In Landing Strip for the Milky Way, Lisa Glauer exhibits various series of artwork and light installations using diverse media. One series involves multi-layered drawings on paper in various shades of ochre yellow, dark orange and brown. Back-lit with LED light panels, they depict military technology developed by the arms industry.
Her investigative research led her to the urban SanDiego/Tijuana border area. A man-made steel barrier is currently being erected to literally wall-off humans attempting to migrate. The increased impermeability and physical density found here – along with a massive industrial presence – interfere with the natural flow of water.
Additionally, growing military and industrial production is having a detrimental effect on both the environment and the regional population.
Indeed, research conducted by the Scripps Institute shows that human breast milk in the SanDiego/Tijuana region is the most contaminated in the world.
Collecting human milk from those who produce it literally comments on what transpires between two human beings; it is drawn from one to sustain another and it is invisible. Releasing it from this entanglement makes it visible and therefore, to a large extent, public.
For Glauer´s experimental drawings with milk, she crosses two apparently conflicting fields: human milk is used to render technical drawings. The latter can be seen as cerebral and quantifiable whereas the former is natural and amorphous. Human milk signifies love, nurturing, growth, and intimacy; it is produced through an empathetic process whereby the body readily learns to produce milk in response to physical stimulation by physically dependent, vulnerable offspring.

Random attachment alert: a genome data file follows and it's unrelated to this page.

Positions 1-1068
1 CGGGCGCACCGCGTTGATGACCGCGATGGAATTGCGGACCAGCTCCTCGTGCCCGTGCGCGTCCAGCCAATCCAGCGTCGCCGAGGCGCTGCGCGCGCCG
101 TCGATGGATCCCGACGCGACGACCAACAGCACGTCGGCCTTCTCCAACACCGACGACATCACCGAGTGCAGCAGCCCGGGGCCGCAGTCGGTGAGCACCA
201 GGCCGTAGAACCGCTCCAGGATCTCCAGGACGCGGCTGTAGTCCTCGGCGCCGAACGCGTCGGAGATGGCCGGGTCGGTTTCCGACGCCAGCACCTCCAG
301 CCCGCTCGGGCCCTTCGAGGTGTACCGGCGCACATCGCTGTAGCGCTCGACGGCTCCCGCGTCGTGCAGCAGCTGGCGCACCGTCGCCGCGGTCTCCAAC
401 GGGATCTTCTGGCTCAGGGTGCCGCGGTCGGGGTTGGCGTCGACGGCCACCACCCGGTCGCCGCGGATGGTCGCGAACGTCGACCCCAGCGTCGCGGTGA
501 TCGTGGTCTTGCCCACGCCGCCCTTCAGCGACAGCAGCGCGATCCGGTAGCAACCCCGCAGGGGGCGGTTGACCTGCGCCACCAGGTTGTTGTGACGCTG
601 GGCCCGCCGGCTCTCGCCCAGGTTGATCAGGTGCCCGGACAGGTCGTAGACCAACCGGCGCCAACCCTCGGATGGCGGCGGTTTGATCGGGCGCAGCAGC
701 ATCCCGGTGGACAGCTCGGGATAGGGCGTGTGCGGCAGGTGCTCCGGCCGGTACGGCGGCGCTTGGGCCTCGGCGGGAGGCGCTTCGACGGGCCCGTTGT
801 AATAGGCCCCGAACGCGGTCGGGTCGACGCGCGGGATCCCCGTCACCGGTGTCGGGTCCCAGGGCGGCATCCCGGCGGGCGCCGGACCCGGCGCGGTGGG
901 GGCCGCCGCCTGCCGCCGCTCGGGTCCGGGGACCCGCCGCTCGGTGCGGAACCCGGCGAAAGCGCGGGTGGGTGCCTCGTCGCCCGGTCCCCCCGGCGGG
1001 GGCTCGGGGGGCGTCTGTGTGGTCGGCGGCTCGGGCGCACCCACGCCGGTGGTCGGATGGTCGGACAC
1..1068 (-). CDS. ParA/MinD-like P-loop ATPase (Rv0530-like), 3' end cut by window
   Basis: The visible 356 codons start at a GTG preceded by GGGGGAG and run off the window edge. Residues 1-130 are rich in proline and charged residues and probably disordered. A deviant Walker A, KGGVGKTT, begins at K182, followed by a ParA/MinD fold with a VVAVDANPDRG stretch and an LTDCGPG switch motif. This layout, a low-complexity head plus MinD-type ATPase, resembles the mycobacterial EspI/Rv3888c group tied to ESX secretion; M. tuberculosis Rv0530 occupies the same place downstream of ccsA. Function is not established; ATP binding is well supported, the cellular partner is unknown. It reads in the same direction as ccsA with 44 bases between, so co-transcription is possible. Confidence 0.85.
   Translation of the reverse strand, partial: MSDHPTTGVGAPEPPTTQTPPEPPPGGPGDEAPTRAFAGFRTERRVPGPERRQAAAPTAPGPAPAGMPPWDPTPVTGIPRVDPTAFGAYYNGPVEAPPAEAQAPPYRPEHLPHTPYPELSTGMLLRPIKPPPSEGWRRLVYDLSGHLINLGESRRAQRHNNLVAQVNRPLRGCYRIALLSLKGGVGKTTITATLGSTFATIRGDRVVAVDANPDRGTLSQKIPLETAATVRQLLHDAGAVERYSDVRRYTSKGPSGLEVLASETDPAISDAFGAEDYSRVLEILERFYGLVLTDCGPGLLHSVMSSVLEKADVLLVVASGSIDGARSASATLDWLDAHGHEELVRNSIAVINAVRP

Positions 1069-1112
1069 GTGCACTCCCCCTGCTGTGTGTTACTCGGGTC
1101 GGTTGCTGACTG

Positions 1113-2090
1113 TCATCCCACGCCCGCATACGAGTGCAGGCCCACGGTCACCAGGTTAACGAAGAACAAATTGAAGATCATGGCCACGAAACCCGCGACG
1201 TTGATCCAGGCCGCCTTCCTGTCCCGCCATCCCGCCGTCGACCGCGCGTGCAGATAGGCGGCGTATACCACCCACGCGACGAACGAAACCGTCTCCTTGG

The central piece is the Landing Strip for the Milky Way, which also lends its name to the exhibition. For this sculptural installation, the two layers of transparent paper is diagonally cut through the cube-like shape of the gallery, added by clamps, human milk, neon light, which are supported by sculptural wooden beams, ready for the Milky Way to land. This installation was shown previously at the Graduate School, University of Arts, Berlin in 2017, curated by Jan Verwoert.
Another series, White Love, comprises ten rectangular graphite and milk drawings of guns. Rendered on white framed paper and displayed next to each other, they occupy the gallery’s spacious, high walls. It reminiscence of the minimalistic construct objects and the space created by them as in Dan Flavin´s industrial sculptures.
Because of their nature – they are drawn/painted with milk – the White Love paintings “disappear”. Only a subsequent ironing of the material, allows the painted objects – a revolver, individual or congregating humans – emerge. The invisible and the visualization may connect to the perpetual admission of violence through political, economic and cultural contexts as well as their occasional visibility in the form of spectacular and revivifying individual acts.
Using contaminated human milk as an art material in conjunction with a burning process, is the artist’s attempt to draw attention to urgent intersectional global, socio-political, and environmental issues.